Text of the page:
Upon the death of a Muslim convert, the Muslim relatives and the people in charge of the funeral need to invite the deceased’s non-Muslim biological family. With this gesture, the two families’ shared grief is acknowledged along with their lasting relationships.

They can pay tribute to their deceased family member by attending the funeral program but not the prayer, which provides comfort, closure, and an opportunity to say goodbye for the last time.

The responsibility now lies in sharing this knowledge and extending invitations, ensuring that no grieving non-Muslim has to endure the pain of standing at a distance, wanting to bid farewell to their loved ones but feeling unsure of their place in the ceremony.

It’s about fostering understanding, empathy, and inclusivity, ultimately honoring the departed and easing the hearts of those who mourn their loss.

For the benefit of the non-Muslim community in the UK, the Muslim Burial Council of Leicester published a pamphlet titled “Attending a Muslim Funeral—A Guide for Non-Muslims.” Maybe other countries may want to do the same for the convenience of the non-Muslims.

Understanding the Context

Although the Islamic tradition observes certain customs and manners, it welcomes anyone who would like to participate in the memory of the deceased. It is not against Islamic teachings for non-Muslims to attend funerals. 

Instead, they encourage community solidarity in times of loss, acknowledging the shared humanity in grief and the importance of offering condolences and support across religious boundaries.

Muslim Funeral Etiquette for Non-Muslims

For non-Muslims intending to attend a Muslim funeral, there are certain etiquettes to be mindful of:

Muslim Funeral Dress Code: Dressing modestly is crucial. For men, this means attire such as shirts and trousers, while women are advised to wear ankle-length skirts or dresses, accompanied by a long-sleeved, high-necked top and a headscarf.

Respectful Conduct: It’s essential to observe respectful behavior, refraining from performing rituals of other religions or any action that might be perceived as disrespectful within the Islamic context.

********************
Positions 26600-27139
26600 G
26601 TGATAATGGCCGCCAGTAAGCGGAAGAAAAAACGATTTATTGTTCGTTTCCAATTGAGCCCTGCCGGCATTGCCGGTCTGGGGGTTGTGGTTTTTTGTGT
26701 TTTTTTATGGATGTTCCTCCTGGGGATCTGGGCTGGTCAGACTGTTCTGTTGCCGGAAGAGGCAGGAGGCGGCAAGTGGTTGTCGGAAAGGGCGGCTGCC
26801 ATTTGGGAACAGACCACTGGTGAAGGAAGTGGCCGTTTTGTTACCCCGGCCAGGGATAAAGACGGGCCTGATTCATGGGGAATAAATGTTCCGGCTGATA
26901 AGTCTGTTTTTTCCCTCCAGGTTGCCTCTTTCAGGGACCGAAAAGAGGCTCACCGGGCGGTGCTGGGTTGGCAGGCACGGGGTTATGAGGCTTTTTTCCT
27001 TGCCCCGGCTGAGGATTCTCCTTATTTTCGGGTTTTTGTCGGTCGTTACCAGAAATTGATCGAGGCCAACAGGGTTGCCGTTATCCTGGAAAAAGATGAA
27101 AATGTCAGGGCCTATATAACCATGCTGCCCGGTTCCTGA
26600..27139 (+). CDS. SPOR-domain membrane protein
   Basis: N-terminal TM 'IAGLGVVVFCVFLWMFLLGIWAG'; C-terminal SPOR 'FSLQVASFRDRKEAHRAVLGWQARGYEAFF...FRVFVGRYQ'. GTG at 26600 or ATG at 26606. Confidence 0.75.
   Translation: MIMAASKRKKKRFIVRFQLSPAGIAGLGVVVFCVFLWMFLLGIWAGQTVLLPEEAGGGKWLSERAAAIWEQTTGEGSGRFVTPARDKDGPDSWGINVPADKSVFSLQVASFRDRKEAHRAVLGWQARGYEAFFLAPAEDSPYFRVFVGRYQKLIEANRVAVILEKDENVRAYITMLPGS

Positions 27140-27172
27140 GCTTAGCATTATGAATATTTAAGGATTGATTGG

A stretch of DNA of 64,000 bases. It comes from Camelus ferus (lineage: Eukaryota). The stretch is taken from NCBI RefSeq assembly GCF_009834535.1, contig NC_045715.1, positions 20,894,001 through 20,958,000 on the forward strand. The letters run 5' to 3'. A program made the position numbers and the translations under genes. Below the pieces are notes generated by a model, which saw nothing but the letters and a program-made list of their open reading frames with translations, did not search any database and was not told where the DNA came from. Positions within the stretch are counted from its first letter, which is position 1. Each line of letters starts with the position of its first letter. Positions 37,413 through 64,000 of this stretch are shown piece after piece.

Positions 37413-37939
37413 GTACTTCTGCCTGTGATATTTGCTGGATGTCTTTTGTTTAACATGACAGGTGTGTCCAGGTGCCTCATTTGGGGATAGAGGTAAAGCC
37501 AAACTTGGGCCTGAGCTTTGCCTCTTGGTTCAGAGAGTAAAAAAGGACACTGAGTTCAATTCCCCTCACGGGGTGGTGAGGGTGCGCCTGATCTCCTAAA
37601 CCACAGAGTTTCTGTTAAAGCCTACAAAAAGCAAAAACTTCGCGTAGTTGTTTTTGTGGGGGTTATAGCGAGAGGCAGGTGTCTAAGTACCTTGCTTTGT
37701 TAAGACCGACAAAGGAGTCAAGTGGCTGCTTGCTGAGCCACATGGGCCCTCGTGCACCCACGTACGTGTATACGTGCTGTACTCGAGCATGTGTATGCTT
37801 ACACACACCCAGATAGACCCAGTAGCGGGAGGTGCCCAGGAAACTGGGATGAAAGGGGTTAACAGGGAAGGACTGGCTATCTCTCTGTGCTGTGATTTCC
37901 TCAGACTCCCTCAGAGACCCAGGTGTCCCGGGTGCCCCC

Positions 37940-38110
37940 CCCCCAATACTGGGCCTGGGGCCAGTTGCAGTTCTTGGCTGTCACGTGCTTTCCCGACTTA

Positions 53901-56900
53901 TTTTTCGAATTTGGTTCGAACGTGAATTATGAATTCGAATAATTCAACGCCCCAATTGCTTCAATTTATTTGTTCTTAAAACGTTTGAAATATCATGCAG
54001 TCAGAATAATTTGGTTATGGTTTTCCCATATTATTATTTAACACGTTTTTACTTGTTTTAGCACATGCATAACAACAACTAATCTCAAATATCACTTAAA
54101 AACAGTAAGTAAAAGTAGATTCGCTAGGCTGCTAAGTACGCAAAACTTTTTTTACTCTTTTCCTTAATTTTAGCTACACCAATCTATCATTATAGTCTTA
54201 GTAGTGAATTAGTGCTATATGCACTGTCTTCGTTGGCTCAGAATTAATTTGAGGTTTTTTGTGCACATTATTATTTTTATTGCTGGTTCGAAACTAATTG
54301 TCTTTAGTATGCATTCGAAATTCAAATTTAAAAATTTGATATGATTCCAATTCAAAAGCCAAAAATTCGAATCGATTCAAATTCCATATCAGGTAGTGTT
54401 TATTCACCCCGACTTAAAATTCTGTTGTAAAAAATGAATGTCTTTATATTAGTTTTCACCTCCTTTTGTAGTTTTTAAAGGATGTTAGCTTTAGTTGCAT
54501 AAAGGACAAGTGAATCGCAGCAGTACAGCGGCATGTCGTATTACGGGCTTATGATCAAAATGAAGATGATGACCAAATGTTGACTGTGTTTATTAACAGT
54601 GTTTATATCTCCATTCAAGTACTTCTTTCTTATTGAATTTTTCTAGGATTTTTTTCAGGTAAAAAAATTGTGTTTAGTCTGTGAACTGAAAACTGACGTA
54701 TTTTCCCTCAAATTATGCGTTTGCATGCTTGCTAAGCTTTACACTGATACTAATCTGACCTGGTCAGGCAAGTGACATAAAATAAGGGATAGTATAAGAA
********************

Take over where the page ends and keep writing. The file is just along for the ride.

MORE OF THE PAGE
Understanding the Rituals: Familiarizing oneself with the proceedings of the funeral, such as the funeral prayer, the procession to the grave, and the moments of final prayers at the graveside, helps in respectfully participating or observing.

Significance of Muslim Funerals

In Islamic tradition, the funeral holds profound spiritual and communal significance.

The process involves swift burial—usually within 24 hours of death—emphasizing the transient nature of life and the importance of honoring the deceased promptly.

The rituals, from the washing and shrouding of the body to the funeral prayer and burial, are intimate and largely performed by selected relatives and community members.

However, observers, including non-Muslims, are welcome to attend and witness these rituals, expressing solidarity and offering support.

Inviting Inclusivity

In many cases, non-Muslims might not be aware of their ability to attend a Muslim funeral or the appropriate conduct to follow.

It is incumbent upon the Muslim community to extend invitations and disseminate information about the permissibility and guidelines for non-Muslim attendance.

This proactive approach fosters inclusivity and ensures that grieving non-Muslims can participate in bidding farewell to their loved ones within the Muslim tradition.

Conclusion

The Islamic tradition, while rooted in specific practices and rituals, inherently values compassion, unity, and empathy in times of mourning.

Non-Muslims can attend Muslim funerals, providing solace and solidarity to the bereaved, as long as they adhere to the respectful customs and etiquettes outlined by the tradition.

In embracing inclusivity, we honor the memory of the departed and demonstrate the shared humanity in grief across diverse religious backgrounds.

Talha Ubaidullah